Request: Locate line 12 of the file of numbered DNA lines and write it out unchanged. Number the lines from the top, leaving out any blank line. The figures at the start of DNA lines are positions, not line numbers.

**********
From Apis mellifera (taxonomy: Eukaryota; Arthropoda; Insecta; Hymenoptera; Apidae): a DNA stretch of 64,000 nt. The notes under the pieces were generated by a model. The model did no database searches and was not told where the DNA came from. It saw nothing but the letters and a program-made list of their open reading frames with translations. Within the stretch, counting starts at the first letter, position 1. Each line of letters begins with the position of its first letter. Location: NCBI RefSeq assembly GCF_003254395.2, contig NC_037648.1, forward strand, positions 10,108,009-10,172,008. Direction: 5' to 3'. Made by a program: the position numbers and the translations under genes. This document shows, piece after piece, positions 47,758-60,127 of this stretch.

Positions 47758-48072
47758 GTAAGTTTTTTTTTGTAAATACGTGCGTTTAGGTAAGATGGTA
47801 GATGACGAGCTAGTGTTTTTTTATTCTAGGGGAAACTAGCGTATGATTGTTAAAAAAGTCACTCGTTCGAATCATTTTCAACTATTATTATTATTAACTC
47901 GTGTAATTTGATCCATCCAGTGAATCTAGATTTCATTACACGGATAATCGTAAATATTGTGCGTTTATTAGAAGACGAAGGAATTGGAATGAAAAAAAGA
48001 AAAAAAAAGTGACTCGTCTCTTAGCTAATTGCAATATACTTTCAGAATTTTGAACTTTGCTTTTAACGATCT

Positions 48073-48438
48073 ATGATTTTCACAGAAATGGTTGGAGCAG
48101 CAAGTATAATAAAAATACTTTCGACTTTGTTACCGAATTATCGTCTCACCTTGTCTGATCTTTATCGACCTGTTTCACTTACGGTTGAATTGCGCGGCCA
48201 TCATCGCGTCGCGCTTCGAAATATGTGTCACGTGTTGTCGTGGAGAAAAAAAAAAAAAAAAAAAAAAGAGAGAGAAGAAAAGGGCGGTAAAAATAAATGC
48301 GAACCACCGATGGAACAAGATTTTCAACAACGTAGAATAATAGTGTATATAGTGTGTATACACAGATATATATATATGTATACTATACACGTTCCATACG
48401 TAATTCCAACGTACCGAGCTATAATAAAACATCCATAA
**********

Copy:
48401 TAATTCCAACGTACCGAGCTATAATAAAACATCCATAA